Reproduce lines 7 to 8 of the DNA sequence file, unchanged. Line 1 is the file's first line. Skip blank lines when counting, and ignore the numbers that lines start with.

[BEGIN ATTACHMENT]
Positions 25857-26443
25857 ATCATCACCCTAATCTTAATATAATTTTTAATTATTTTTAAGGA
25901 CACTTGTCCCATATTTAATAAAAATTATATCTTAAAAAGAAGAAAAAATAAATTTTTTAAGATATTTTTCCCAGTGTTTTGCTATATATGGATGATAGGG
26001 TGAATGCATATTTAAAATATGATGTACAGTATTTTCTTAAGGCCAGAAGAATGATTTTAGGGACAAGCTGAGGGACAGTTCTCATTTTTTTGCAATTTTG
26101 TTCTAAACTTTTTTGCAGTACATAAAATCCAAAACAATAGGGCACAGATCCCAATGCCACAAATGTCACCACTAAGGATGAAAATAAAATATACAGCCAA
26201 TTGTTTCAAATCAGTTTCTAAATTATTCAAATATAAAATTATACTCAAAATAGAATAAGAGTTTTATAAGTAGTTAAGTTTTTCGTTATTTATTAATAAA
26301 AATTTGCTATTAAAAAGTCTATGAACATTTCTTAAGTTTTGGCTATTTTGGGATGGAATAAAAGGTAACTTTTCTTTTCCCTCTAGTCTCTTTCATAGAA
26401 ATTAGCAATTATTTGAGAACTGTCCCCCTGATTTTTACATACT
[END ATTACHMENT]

26301 AATTTGCTATTAAAAAGTCTATGAACATTTCTTAAGTTTTGGCTATTTTGGGATGGAATAAAAGGTAACTTTTCTTTTCCCTCTAGTCTCTTTCATAGAA
26401 ATTAGCAATTATTTGAGAACTGTCCCCCTGATTTTTACATACT